All health plans offered through the Marketplace must meet the requirements of “qualified health plans.” This means they will cover essential health benefits, limit the amount of cost-sharing (such as deductibles and co-pays) for covered benefits and satisfy all other consumer protections required under the Affordable Care Act.
Health plans may vary somewhat in the benefits they cover. Health plans also will vary based on the level of cost-sharing required. Plans will be labeled bronze, silver, gold, and platinum to indicate the overall amount of cost-sharing they require. Bronze plans will have the highest deductibles and other cost-sharing, while platinum plans will have the lowest. Individuals who qualify for cost-sharing reduction subsidies can have deductibles and other cost-sharing reduced if they enroll in a silver-level plan.
Health plans also vary in the networks of hospitals and other health care providers they offer. Some plans will require you to get all non-emergency care in-network, while others will provide some coverage when you receive out-of-network care.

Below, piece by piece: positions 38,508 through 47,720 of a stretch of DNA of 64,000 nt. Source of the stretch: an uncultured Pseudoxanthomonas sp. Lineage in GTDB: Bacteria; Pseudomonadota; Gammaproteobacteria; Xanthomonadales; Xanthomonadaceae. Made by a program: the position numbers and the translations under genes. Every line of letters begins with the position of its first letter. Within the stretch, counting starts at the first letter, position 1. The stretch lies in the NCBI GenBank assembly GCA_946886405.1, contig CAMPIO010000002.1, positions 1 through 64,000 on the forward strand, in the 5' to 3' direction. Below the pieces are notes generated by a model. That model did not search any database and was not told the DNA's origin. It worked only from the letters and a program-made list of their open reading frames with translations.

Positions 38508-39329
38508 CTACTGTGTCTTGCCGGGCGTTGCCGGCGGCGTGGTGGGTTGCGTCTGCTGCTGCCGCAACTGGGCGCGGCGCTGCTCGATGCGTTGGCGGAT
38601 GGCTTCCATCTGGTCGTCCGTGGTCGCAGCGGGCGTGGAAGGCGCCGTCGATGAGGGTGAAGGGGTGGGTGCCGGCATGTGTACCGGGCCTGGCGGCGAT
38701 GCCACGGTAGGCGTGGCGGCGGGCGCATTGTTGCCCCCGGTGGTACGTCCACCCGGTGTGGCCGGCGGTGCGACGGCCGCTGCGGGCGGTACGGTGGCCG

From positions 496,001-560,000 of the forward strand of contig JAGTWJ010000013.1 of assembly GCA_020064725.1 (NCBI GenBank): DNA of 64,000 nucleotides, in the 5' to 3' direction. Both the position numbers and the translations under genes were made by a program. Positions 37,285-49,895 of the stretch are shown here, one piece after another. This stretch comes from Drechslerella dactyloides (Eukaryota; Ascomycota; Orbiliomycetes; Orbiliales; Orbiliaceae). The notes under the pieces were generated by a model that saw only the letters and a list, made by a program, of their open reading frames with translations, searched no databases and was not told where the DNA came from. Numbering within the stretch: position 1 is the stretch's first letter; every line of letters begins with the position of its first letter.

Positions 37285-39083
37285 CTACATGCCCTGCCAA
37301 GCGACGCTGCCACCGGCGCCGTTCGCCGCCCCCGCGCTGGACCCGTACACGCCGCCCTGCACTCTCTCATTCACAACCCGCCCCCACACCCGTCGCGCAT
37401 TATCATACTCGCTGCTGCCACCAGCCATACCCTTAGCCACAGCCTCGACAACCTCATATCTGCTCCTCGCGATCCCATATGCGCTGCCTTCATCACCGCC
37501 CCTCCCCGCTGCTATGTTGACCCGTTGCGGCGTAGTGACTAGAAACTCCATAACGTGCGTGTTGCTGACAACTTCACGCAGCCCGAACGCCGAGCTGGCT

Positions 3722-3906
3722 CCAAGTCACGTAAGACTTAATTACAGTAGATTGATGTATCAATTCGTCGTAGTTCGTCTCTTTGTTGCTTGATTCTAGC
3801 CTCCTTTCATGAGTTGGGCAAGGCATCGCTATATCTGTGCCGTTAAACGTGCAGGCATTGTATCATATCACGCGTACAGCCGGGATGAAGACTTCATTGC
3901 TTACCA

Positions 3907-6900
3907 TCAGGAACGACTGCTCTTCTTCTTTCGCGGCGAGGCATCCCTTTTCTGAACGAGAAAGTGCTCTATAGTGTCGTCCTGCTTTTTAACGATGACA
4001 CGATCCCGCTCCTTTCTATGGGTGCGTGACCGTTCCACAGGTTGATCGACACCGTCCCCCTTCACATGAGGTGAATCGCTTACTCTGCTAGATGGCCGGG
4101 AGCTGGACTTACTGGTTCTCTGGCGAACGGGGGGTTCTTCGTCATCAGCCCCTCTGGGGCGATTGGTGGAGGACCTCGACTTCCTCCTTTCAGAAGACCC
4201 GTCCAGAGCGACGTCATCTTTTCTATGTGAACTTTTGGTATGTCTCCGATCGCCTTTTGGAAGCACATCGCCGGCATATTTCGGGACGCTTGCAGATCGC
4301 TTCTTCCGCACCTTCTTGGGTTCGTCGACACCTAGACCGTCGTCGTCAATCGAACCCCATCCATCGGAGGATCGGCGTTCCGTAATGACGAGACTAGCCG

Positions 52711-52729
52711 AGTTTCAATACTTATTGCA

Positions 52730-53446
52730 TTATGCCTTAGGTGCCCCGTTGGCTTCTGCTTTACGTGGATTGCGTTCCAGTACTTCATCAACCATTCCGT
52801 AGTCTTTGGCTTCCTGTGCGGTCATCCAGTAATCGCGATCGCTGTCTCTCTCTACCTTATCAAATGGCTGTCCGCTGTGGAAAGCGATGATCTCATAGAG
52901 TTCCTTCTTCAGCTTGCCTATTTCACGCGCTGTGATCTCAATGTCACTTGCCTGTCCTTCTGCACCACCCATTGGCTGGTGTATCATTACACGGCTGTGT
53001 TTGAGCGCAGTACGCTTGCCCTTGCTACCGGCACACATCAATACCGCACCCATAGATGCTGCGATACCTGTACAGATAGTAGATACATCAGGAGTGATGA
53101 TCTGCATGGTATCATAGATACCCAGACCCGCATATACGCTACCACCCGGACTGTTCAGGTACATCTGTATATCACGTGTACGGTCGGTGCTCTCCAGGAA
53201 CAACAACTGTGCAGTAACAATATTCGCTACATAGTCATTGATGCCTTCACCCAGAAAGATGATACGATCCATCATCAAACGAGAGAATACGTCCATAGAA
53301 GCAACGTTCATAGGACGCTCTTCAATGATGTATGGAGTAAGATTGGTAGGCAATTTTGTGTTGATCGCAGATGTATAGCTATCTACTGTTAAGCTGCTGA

Insurers in the federal Marketplace, HealthCare.gov, and some state-run Marketplaces offer “standardized plans” (called “Easy Pricing Plans” on HealthCare.gov). Standardized plans at each metal level will have standardized benefits with the same fixed deductible, out-of-pocket costs, and cost-sharing amounts. The purpose of these plans is to simplify the consumer shopping experience since consumers will know that certain features like the deductible and cost-sharing amounts under such plans will be the same within a metal tier. Standardized plans also cover some important services before the deductible. For example, federal standardized plans provide pre-deductible coverage of primary care, generic drugs, and some specialty services. (Patient Protection and Affordable Care Act, HHS Notice of Benefit and Payment Parameters for 2024, 88 Fed. Reg. 25740 (Apr. 27, 2023) ; 45 C.F.R. Part 156; 45 C.F.R. §§ 156.130, 156.140, 156.230.)